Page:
Taylor wrote at a time when the average worker was viewed as inefficient and sluggish. There was a fear among workers that if they were more productive, there would be less work to go around. His Principles of Scientific Management was directed at improving worker efficiency. He felt that the “the remedy for this inefficiency lies in systematic management, rather than in searching for some unusual or extraordinary man.”:
Replace rule-of-thumb work methods with methods based on a scientific study of the tasks. Scientifically select, train, and develop each employee rather than passively leaving them to train themselves. Provide "Detailed instruction and supervision of each worker in the performance of that worker's discrete task" (Montgomery 1997: 250). Divide work nearly equally between managers and workers, so that the managers apply scientific management principles to planning the...
Summer has arrived in the northern hemisphere (even in Seattle!). Children across the globe are enjoying time away from their studies. After a long year in the classroom, the anticipation and excitement around the first day of summer vacation runs high - and then quickly turns to boredom. That first day of vacation, so highly anticipated for months, almost immediately dissolves into tedium.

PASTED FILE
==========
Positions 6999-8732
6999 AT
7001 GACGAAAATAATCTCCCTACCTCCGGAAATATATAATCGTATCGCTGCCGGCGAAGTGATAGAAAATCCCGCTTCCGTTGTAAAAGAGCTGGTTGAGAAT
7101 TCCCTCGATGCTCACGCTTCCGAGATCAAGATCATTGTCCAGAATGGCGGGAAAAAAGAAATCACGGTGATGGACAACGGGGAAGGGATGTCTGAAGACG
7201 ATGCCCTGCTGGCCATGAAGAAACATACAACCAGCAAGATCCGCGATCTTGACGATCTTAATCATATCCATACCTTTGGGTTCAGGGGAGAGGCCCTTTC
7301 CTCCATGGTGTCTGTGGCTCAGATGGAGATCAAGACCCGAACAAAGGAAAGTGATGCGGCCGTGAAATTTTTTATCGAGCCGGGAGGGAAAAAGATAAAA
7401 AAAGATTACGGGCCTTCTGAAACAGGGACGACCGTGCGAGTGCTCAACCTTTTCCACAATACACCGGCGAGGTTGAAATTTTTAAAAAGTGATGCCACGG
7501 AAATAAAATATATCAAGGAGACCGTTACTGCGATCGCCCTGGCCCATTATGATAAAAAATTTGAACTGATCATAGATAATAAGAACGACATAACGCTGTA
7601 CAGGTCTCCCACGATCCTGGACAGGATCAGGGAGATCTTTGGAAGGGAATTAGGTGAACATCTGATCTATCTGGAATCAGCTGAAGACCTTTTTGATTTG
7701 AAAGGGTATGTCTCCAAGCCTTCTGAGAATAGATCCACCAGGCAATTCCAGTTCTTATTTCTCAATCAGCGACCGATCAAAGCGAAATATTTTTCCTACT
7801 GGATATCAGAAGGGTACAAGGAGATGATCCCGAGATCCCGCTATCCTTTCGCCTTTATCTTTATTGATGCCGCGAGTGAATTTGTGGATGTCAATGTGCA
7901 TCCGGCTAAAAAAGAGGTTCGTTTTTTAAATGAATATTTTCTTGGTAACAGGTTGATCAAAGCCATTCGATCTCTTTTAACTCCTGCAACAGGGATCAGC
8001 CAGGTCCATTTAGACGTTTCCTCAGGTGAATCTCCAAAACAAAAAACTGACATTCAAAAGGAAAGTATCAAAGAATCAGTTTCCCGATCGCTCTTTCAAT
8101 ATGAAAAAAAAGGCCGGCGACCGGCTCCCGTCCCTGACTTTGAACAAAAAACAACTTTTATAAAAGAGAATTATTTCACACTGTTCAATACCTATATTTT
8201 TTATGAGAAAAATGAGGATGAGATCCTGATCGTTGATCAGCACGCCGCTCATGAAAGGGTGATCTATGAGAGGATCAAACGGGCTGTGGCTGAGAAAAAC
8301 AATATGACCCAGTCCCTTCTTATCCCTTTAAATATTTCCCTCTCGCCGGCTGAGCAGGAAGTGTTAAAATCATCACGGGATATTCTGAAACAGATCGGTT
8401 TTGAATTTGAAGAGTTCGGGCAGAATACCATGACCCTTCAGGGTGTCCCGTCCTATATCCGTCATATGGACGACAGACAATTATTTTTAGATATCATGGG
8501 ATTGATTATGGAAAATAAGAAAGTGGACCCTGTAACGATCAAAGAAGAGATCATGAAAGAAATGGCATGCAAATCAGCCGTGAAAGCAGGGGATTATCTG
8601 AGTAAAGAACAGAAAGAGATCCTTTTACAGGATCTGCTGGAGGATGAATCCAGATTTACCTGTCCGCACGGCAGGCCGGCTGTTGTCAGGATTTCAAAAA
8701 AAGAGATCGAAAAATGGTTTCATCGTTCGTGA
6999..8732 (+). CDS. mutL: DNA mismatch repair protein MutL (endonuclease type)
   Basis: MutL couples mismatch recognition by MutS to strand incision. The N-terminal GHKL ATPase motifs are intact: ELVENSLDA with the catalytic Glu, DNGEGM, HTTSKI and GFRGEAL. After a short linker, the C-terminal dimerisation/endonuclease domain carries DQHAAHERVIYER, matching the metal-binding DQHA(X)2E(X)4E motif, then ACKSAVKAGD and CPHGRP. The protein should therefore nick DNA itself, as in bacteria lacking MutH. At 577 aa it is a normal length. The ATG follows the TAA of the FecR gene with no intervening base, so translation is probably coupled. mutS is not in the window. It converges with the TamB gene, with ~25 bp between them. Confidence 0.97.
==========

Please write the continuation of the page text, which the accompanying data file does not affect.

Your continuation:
This time of year, much of the world owes a nod of thanks to Willis Haviland Carrier, the inventor of the air conditioner . Carrier was an engineer for the Buffalo Forge Company, who was trying to solve a problem for a Brooklyn printing company involving the effect of heat and humidity on paper and ink. In the early 1900's, Carrier was waiting for a train on a foggy night and had, as he described, a "flash of genius" about the relationship between temperature, humidity and dew point which lead to the invention of the air conditioner. His persistence in gathering data, combined with his imaginative thinking about the problem, led to a solution that changed lives everywhere.
For a kid on summer break, this is absolutely the best time of...
Editor's Note: Ross Smith has worked in every corner of the software industry for over 20 years and is currently a Director of Test at Microsoft. You can read his M-Prize-winning STORY Organizational Trust: 42projects .
In 1855, Robert Browning published a poem about the Italian Renaissance painter Andrea del Sarto , introducing the term "less is more." The phrase was adopted by architect Ludwig Mies van der Rohe to describe minimalism as an "aesthetic tactic of arranging the numerous necessary components of a building to create an impression of extreme simplicity, by enlisting every element and detail to serve multiple visual and functional purposes (such as designing a floor to also serve as the radiator, or a massive fireplace to also house the bathroom)."
A few weeks ago, a manager I know said something great as we discussed his influence on his team's culture. He quipped, "I need to work on adding less value ." This could be one of the greatest aspirations for the future of management ever articulated, and the perfect slogan for management 2.0. Call it "minimalistic management." It takes a confident leader to recognize that the natural...